July 7, 2022: Persistent and increasing anti-government protests in all urban areas (not just Tripoli and a few other large cities) has put all Libyan leaders under pressure to compromise, hold national elections and address the self-inflicted economic problems that are impoverishing all Libyans. There is also an embarrassment factor, with both Turks and Arab nations seeing the deadlock as confirmation that Libya cannot maintain its existence as an independent state. Regional and tribal divisions have always been stronger in Libya than in neighboring states like Algeria, Egypt and Sudan. These neighbors have maintained their national unity for centuries with Egypt being one the oldest nation-states in the world. The implication is that Libya is worse than a failed state, it was never really a unified state at all. Over half a century of oil wealth created a unique incentive to unite under a monarchy, then a more durable dictatorship that eventually failed in 2011. If the stubborn factions don’t unite, “Libya” as a unified state will disappear and more traditional and ancient regions and city-states will return, each with a portion of the oil wealth and unable to prevent neighbors from annexing neighboring portions of what used to be Libya that are worth having because of the oil and natural gas. Egypt has been planning for something like this since the oil and natural gas were discovered. Now the opportunities for annexation have never been better.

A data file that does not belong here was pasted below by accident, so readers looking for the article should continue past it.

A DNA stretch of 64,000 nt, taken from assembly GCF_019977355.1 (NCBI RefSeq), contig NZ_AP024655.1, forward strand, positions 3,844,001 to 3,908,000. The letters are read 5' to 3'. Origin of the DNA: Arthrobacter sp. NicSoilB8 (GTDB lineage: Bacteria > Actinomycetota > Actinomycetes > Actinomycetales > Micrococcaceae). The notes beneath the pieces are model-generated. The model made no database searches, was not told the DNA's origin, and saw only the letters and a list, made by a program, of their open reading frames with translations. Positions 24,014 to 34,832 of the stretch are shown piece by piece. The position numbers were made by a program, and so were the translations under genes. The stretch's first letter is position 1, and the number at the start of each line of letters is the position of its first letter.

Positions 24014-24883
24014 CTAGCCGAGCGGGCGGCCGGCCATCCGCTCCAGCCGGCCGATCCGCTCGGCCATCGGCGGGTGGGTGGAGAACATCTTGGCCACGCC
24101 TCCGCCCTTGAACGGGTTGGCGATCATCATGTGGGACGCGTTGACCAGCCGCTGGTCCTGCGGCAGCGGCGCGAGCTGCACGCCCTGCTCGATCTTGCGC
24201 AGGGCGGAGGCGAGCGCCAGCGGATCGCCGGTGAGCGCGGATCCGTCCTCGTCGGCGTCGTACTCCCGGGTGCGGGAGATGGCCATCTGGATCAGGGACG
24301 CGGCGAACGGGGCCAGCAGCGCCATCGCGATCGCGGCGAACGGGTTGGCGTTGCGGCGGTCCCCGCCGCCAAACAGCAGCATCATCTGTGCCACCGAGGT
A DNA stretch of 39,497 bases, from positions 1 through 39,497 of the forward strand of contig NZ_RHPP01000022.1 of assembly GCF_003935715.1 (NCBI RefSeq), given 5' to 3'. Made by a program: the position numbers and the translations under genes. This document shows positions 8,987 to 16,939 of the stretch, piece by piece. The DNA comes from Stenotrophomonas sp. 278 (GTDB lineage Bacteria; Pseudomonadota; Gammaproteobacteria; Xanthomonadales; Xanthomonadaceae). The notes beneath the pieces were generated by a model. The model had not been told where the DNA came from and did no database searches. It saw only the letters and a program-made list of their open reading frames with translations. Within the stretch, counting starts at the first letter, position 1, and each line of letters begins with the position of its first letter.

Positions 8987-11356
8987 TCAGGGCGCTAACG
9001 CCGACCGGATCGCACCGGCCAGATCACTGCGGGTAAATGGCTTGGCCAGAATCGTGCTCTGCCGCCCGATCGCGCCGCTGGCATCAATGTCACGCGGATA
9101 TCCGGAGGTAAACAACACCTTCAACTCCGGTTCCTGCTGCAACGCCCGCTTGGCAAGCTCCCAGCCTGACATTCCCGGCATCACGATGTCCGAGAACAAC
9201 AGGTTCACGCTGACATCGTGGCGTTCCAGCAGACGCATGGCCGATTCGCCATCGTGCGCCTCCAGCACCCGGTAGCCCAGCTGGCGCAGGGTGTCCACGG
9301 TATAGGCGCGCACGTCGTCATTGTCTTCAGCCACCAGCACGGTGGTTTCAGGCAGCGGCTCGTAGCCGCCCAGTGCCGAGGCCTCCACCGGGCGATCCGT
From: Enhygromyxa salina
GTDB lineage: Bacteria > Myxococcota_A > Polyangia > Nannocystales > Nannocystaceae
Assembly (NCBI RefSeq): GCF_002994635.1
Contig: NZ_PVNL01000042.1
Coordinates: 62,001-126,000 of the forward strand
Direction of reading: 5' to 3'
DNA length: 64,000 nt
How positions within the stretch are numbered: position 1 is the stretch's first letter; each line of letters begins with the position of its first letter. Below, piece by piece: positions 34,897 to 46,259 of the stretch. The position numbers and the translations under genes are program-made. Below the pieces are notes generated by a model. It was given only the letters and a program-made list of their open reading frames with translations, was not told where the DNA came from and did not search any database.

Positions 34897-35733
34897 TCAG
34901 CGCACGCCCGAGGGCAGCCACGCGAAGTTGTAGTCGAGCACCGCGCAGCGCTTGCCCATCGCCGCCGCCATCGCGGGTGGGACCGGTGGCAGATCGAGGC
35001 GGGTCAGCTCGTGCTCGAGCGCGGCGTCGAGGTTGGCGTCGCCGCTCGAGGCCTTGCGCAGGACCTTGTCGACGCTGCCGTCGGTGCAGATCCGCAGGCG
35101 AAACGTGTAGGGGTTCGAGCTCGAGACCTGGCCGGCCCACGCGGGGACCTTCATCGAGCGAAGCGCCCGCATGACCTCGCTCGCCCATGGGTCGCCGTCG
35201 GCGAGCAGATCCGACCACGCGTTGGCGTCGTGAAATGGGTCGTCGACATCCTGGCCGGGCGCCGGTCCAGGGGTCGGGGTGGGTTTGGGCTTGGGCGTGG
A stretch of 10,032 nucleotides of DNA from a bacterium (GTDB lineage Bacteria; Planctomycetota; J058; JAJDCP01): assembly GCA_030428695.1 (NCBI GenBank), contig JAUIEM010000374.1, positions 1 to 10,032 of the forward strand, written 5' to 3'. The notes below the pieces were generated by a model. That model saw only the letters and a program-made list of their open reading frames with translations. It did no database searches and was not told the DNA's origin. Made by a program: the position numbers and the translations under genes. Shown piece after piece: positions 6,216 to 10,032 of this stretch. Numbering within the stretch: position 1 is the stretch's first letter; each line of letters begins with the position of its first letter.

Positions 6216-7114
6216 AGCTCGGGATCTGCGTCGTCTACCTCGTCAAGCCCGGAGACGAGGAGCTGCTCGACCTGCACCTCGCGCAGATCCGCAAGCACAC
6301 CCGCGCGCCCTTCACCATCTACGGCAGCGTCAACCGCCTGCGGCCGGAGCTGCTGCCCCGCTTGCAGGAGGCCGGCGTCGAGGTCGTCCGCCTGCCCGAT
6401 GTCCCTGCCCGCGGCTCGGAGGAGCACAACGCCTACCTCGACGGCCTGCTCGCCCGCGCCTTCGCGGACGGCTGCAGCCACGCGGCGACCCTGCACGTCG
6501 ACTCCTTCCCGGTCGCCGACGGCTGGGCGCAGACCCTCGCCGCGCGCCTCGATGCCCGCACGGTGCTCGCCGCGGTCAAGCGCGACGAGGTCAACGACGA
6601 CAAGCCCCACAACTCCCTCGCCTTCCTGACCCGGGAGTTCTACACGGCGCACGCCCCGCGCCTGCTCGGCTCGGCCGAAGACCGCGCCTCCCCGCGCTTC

July 1, 2022: In the east (Tobruk) an angry crowd set fire to the parliament building, causing considerable damage. This angry demonstration was but one of several breaking out in all Libyan cities with a major presence of GNA or HoR facilities. There has always been more of this violence in Tripoli but now there is a lot more of it because the electrical power is on only six hours a day, if that. Libya imports all its food and the war in Ukraine has disrupted grain exports by Russia and Ukraine, which account for about 30 percent of such exports worldwide. The government deadlock has disrupted a lot of other necessities, like meeting the payroll.